Some books tend to make sowing sound unnecessarily complicated, so many novice gardeners prefer to buy trays of seedlings from the nursery. There’s nothing wrong with doing this but it can never equal the sheer joy of a garden filled with flowers and vegetables that you have sown yourself.
There are three reasons for disaster:
Buy the right seeds, store them correctly.
The seeds of most annual and perennial garden flowers, herbs and vegetables are sold at nurseries, hardware stores and supermarkets. They offer excellent value for money because, thanks to one packet of tomato seeds, a family of four can give the supermarket’s tomato shelf a miss for at least one season. If you want a carpet of colour in your flowerbeds, it’s much cheaper to sow annuals such as alyssum, marigolds, summer vygies, cosmos and cornflowers yourself. Some flower types for example devil-in-the-bush (Nigella ‘Persian Jewels’, also known as love-in-the-mist and fennel flower) and Irish bells can only be sown.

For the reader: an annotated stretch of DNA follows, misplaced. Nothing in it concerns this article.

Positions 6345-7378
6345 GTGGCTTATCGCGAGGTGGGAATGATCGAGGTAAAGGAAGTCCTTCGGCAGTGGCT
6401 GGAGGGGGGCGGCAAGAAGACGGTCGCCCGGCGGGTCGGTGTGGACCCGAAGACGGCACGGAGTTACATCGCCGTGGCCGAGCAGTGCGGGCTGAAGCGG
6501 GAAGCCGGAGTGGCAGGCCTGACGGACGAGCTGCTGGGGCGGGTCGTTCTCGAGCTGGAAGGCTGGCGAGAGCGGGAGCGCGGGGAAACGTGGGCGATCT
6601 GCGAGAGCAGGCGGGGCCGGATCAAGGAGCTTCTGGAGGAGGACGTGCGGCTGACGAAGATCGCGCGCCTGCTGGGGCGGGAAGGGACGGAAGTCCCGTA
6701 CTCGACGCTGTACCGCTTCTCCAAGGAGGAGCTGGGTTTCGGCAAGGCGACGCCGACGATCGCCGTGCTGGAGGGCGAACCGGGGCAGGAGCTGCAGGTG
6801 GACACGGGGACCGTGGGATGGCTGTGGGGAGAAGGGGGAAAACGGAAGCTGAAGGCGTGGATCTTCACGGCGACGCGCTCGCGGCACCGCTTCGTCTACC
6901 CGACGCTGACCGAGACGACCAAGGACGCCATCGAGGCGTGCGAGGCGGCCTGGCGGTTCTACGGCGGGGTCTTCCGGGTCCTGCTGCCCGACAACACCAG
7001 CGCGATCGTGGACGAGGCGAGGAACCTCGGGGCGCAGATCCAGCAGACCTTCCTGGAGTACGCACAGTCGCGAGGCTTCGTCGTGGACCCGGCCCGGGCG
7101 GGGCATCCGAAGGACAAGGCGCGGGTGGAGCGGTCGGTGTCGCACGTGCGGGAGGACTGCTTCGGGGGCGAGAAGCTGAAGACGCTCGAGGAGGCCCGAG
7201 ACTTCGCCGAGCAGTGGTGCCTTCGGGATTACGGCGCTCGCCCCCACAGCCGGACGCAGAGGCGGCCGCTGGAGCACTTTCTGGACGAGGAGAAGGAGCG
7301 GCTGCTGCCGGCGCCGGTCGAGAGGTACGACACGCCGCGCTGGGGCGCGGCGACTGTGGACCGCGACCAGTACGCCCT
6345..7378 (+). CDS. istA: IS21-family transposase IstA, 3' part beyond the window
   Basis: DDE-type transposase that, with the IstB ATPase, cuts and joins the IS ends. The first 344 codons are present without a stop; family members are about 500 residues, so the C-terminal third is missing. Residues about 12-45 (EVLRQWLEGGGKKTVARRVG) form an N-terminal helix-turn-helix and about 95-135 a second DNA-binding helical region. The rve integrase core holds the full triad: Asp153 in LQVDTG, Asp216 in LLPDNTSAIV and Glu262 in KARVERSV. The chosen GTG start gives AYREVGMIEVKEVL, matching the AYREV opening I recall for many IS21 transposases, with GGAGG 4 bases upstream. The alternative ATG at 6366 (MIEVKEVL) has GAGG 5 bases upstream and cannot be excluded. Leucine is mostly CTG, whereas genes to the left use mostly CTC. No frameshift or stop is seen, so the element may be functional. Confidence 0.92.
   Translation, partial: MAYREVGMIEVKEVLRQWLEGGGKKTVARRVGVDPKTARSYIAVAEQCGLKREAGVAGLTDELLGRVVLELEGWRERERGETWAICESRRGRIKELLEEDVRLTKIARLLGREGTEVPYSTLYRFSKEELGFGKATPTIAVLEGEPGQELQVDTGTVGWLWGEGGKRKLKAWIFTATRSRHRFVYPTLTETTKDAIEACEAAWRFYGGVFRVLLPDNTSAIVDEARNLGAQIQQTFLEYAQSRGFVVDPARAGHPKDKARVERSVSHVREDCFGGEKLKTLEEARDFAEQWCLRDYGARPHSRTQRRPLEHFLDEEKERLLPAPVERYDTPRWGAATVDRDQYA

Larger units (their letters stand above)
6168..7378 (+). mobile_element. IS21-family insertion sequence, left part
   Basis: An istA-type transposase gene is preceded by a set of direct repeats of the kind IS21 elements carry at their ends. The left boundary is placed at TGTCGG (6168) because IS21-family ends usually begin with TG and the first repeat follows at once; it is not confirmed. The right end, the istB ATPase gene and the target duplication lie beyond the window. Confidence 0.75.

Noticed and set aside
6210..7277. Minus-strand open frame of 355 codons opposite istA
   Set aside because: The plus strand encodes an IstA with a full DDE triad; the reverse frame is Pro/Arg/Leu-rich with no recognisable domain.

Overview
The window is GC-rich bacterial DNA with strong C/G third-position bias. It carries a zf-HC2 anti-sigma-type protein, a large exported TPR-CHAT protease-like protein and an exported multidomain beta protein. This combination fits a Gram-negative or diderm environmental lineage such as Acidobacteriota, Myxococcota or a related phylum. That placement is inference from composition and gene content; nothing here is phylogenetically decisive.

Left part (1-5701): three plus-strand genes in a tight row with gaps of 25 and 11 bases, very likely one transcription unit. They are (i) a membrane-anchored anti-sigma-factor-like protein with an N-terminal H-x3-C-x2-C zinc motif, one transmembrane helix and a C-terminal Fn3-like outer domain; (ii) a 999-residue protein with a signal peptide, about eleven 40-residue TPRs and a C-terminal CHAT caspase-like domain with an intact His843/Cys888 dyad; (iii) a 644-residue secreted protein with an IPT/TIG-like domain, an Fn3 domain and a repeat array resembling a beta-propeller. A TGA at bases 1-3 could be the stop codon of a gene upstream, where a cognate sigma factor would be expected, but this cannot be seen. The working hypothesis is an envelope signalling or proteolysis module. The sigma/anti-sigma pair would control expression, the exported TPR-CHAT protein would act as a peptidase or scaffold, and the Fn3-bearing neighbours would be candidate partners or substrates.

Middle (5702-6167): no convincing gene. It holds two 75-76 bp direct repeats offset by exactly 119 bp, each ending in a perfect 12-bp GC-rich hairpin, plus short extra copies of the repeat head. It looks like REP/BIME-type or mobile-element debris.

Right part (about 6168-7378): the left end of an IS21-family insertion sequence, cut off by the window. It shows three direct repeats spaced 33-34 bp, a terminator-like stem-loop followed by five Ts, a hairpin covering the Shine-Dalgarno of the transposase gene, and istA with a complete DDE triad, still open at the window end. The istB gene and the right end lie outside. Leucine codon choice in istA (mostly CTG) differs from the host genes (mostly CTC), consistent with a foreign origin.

Seed packets are swopped on store shelves according to the growing season to ensure the seeds are fresh. The packets carry handy information about the sowing time and depth, the plant position and correct distance between plants, and about whether the seeds can be sown in boxes or directly into a flowerbed.
Words and image: Home magazine